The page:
Friday, May 17 2013 11:59 PM EDT2013-05-18 03:59:20 GMT
The family of an Albany teenager who died on Friday, isn't sure how they'll pay for her funeral. 16-year old Keyanna Lang died from a heart condition. Due to her illness the family couldn't keep lifeMore >>
The family of an Albany teenager who died on Friday, isn't sure how they'll pay for her funeral.More >>
Friday, May 17 2013 11:58 PM EDT2013-05-18 03:58:09 GMT
A student-led effort to help cancer survivors ended up being a big success at a Lee County School. Friday students at Twin Oaks elementary school donated the proceeds from their effort to the Cancer CoalitionMore >>
A student-led effort to help cancer survivors ended up being a big success at a Lee County School. Friday students at Twin Oaks elementary school donated the proceeds from their effort to the Cancer Coalition of Southwest Georgia.More >>
Friday, May 17 2013 11:44 PM EDT2013-05-18 03:44:12 GMT
Furloughs for Marine Corps Logistics Base workers could start in less than two months. About 2,000 workers at the Albany base will have to take up to 11 unpaid days off in the next fiscal year that startsMore >>
Furloughs for Marine Corps Logistics Base workers could start in less than two months.More >>
Friday, May 17 2013 11:43 PM EDT2013-05-18 03:43:28 GMT
The Rat Pack came back to Albany Friday night. Sinatra and Friends performed at Doublegate Country Club to raise money for the Albany Symphony Association. The guys who play the roles of Frank Sinatra,More >>
People danced the night away to Frank Sinatra tunes.More >>
Friday, May 17 2013 11:34 PM EDT2013-05-18 03:34:50 GMT
Albany trauma specialist say most of the trauma cases they see result from car crashes, and too many of those crashes are caused by distracted drivers. Now they're spreading a message in honor of TraumaMore >>
Albany trauma specialist say most of the trauma cases they see result from car crashes, and too many of those crashes are caused by distracted drivers. Now they're spreading a message in honor of Trauma Awareness Month.More >>
November 4, 2003
Tifton-- Political candidates often hire expensive polling companies to check the pulse of voters. But they could just ask a man who seems to know who will win.
Near a barber pole, political polling takes place before every general election. “I’ve always been real interested in politics and who was representing us,” says Hollis Flanders, a barber for 42 years. He decided one day to start talking politics with his customers, many who vote regularly.
“I don’t pick sides; I don’t campaign for anyone,” says Flanders as six men wait for their cut.
Often, his customers get in spirited political discussions, and he keeps mental notes about their thoughts and compares them with other opinions. His customers find the barbershop a safe place to talk, a natural, on-going conversation topic since he has a steady stream of customers throughout the day.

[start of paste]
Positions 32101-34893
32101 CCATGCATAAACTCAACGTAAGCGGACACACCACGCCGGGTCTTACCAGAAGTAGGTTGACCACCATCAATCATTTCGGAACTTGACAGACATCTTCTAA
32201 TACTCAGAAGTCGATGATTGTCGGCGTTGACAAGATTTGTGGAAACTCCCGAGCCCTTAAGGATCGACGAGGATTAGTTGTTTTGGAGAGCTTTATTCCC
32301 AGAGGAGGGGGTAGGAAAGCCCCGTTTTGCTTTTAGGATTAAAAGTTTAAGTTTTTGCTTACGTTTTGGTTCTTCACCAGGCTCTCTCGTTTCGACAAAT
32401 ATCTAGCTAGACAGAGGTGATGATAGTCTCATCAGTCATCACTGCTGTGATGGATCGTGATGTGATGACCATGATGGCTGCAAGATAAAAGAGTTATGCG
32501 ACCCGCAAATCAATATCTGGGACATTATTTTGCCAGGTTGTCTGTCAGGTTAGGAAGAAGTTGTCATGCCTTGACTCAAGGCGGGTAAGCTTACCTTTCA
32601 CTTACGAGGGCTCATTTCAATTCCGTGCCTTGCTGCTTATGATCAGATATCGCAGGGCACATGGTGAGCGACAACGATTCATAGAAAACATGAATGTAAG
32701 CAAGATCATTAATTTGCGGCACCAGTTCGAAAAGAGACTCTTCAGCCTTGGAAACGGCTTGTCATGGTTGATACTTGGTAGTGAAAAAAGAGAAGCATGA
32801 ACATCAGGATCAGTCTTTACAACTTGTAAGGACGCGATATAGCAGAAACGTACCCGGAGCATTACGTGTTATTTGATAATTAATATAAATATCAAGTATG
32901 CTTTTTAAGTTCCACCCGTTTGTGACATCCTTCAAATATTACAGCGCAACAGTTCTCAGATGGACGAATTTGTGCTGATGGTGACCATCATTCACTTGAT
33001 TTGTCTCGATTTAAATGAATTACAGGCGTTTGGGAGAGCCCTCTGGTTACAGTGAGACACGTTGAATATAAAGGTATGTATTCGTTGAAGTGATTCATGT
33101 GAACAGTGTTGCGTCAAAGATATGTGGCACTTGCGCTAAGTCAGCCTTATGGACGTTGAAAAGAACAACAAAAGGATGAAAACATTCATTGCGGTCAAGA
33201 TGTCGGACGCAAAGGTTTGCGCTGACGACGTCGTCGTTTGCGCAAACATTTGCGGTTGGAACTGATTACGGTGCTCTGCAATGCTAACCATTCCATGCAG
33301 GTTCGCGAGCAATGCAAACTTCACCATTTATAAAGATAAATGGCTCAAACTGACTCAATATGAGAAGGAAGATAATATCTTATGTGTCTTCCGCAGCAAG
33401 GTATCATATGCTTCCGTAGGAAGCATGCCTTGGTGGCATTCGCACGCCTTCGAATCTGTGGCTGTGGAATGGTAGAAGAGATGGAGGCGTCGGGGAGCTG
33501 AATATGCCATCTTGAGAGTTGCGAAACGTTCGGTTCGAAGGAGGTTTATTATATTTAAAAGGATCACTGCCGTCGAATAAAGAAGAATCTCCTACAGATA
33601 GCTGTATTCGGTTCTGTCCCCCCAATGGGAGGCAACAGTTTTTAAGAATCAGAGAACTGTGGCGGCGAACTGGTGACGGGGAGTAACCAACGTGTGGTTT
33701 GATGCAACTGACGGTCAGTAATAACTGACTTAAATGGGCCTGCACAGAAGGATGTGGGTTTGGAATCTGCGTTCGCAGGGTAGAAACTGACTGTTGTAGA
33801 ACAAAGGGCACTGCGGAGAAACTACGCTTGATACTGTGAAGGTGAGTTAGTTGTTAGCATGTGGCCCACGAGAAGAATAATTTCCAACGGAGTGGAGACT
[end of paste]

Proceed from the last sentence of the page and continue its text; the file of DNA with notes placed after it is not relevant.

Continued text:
Hollis uses a simple method to get people to express themselves. “I try to get people talking close to an election, and then I listen,” says Flanders. He didn’t know it at the time, but he started making a name for himself in political circles.
What started out as a joke has turned into something serious. A local radio reporter asked him to predict winners of various races 25 years ago. Hollis predicted the winner of every race, 100% accuracy, and a new pollster was born.
His success rate soared, going on to predict winners in 136 national, state, district and local races. “I think I’ve missed one in all the elections I’ve called, and it was a city council election.” He thought enough voters didn’t know the winning candidate. That missed call ruined a perfect record. Missing one out of 136 races over a quarter of a century amounts to an accuracy rate of 99.3%.
“It’s just luck,” says Flanders with a quick laugh. He claims no political party affiliation, says he votes for the best person, and hasn’t missed voting in 42 years. He takes pride in saying he arrives at the polling place at 6:15 am, 45 minutes before it opens.
In those 25 years of noting voters’ opinions, he’s seen attitudes change and politicians need to change with the times. “Be honest with people instead of telling them what they want to hear,” says Flanders who also believes campaign spending has gotten out of hand.
Every election he hears from state, district and local politicians who want his opinion. “When they are in town, I have a good many drop by and talk to see what it sounded like on their side,” says Flanders.
Would he shave the truth a little if a candidate had problems? “If they ask me, I think they want an honest answer,” says Flanders who would tell them if their campaign has problems.
Of all the candidates that have visited his shop, he hopes one, in particular, would ask for his opinion-President Bush. “I wish he would. I’d like to talk to George. I’d tell him he’s doing an awful good job,” says Flanders.
Much like Hollis Flanders when he predicts political winners with almost certain accuracy. The pollster-barber picks up a concern by voters about the war in Iraq, and, in particular, America's exit strategy.
So, who's going to win the Tifton Mayor's seat? He thinks current Mayor, Paul Johnson should return to office. If he does, the barber's accuracy rate jumps to 99.7%.